The main objective of the SHIVA project is to develop MC 1220 up to clinical
phase I. This is a novel non-nucleoside inhibitor of the HIV-1 reverse
transcriptase, capable of irreversibly knocking out the HIV replication in
The project integrates all the required skills, from chemistry (University of
Southern Demark, Odense; Università La Sapienza, Roma; Idenix, Montpellier), to
virology (IRD, Montpellier; University of Cagliari), enzymology (CNRS-AMFB,
Marseille), pharmaceutical technology (University of Patras),
pharmaco-toxicology (Università di Milano; Idenix, Montpellier); primate models
(DPZ, Göttingen; CIRMF, Franceville), and clinical research (Hôpital de la
During the four years of the project, various basic and applied research
topics will be addressed.
• Proving the efficacy of MC 1220 in preventing HIV-1 multiplication (reverse
transcription and integration) in dendritic cells, macrophages and lymphocytes,
i.e. in the primary targets of the virus following its penetration into genital
mucosal surfaces. A key goal will be to prove that MC 1220 is effective against
the wide variety of HIV-1 belonging to the different groups and subtypes
circulating in developing countries.
• Finding the most proper formulation to deliver and accumulate MC 1220
inside the above target cells in the mucosa.
• Proving the efficacy of MC 1220 in protecting the genital mucosae of rhesus
monkeys from challenging with a human/simian immunodeficiency virus chimera.
• Starting phase I tolerability clinical trials in HIV positive and negative
The SHIVA project is part of a novel strategy to fight the transmission of
HIV by means of products, known as microbicides. Designed for mucosal use, they
would provide a convenient and readily available method of self-protection
against HIV. Some members of a new class of non-nucleoside reverse transcriptase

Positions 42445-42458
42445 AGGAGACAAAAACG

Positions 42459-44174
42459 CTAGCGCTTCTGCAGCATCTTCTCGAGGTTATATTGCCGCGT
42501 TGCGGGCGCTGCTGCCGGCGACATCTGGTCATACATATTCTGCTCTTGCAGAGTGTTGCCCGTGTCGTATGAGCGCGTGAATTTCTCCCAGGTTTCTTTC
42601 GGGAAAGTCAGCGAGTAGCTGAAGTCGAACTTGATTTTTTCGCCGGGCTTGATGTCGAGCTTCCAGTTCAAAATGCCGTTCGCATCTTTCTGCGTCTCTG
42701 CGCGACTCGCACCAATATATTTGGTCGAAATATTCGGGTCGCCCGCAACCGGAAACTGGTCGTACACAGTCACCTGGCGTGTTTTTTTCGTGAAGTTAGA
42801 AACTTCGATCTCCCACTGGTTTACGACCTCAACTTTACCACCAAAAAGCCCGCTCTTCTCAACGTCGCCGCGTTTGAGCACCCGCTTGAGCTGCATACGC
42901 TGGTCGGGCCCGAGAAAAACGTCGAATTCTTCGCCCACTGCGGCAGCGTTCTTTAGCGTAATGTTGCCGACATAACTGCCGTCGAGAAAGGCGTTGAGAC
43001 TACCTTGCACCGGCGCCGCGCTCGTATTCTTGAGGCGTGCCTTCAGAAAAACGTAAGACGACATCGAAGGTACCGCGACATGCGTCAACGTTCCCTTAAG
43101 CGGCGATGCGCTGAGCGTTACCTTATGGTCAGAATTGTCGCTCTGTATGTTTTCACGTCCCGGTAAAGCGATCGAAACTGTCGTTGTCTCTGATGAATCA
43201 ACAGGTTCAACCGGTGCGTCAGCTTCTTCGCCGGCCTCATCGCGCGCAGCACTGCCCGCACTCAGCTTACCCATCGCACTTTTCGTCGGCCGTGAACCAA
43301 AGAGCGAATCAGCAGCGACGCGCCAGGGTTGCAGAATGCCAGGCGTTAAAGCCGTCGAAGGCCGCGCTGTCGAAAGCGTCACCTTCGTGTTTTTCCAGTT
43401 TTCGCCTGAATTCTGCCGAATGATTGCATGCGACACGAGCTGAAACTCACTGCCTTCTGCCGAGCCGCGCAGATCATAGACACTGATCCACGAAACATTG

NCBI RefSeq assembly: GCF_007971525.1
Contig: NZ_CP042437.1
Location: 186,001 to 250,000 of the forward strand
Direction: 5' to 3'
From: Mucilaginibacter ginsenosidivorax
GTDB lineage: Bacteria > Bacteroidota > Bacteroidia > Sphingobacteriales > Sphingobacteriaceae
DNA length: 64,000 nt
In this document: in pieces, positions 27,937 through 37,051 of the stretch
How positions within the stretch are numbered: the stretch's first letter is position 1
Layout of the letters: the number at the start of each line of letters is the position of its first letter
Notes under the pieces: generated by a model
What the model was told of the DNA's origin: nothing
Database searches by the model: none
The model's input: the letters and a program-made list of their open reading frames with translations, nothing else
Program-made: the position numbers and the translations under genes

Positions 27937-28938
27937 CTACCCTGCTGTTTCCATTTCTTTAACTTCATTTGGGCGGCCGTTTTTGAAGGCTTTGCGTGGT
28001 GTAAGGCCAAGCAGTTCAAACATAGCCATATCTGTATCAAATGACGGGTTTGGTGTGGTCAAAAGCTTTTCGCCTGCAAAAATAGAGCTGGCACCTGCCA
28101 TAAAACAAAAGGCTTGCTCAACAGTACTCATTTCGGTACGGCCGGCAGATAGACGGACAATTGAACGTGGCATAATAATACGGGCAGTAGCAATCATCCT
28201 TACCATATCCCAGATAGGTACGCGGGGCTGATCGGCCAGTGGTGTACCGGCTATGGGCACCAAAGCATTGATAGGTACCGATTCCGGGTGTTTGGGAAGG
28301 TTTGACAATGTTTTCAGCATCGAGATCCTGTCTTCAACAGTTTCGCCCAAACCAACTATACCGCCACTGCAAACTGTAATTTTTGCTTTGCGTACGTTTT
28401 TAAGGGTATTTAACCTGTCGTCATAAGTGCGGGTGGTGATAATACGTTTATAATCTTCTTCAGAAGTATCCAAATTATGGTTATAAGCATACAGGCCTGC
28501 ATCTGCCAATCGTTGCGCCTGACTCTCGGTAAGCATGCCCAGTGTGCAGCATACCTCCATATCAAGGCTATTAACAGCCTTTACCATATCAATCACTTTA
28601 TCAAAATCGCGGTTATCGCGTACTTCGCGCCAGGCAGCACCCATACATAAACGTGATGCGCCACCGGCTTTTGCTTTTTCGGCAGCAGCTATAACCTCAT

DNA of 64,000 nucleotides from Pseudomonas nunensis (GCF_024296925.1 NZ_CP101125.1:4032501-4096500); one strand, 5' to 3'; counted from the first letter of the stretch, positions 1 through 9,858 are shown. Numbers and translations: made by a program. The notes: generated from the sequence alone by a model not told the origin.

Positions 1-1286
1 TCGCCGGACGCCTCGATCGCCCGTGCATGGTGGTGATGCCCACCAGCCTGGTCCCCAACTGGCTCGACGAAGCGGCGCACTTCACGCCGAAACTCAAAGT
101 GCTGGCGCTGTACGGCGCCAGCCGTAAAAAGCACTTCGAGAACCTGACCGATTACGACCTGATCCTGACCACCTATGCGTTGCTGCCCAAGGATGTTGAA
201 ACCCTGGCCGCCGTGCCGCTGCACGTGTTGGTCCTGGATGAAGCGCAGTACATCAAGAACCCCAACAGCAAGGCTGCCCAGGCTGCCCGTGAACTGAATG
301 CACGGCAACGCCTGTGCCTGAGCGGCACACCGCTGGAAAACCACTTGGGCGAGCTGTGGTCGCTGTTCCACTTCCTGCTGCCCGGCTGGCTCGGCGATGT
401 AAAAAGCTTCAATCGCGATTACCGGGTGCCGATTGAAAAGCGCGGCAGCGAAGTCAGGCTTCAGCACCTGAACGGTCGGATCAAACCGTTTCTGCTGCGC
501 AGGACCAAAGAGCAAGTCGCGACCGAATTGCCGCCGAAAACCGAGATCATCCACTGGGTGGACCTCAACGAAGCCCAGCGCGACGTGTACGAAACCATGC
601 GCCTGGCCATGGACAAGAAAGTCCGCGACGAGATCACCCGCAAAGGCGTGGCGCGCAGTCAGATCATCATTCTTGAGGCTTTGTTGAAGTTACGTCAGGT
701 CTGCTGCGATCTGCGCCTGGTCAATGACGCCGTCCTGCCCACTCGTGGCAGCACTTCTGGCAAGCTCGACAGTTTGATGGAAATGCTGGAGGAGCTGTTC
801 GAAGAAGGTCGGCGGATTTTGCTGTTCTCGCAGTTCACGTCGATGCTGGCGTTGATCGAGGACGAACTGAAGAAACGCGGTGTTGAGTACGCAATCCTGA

inhibitors (NNRTIs), the the Dihydro-alkoxy-benzyl-oxopyrimidines (DABOs),
proved to be capable of irreversibly knocking out the HIV-1 replication. This
property was found to correlate with their ability to bind tightly to the HIV-1
non-nucleoside binding site (NNBS) of reverse transcriptase (RT). The lead
compound of this series of ‘tight binding NNRTIs’ is MC1220.
The main objective of this four-year project is the development, up to
clinical phase I, of a specific HIV microbicide, MC1220, for the prevention of
sexual transmission/acquisition of HIV, based on the interruption of viral
multiplication at mucosal level.
The final product of this integrated project will consist of an anti-HIV
mucosal microbicide candidate available for phase II clinical trials, and
endowed with the following characteristics:
• conceived for mucosal application before sexual intercourse and capable of
stopping intra cellular HIV replication occurring within the mucosal target
• well tolerated in toxicology models and in women, phase I/II safety
• capable of being produced at a low cost.
The physical barrier opposed to HIV transmission by latex condoms provides an
effective protection against HIV, as well as against the agents of other
sexually transmitted diseases. Following topical application at mucosal level,
MC 1220 would provide a convenient and readily available method to widen the
range of self-protection against HIV at accessible cost, both in developing and
industrial countries. Moreover, unlike latex condoms, it would allow women
Paolo La Colla
Dipartimento di Scienze e Tecnologie Biomediche, Università degli Studi di Cagliari
09042 Monserrato, Cagliari
Tel: +39 070 675 4147
Fax: +39 070 675 4210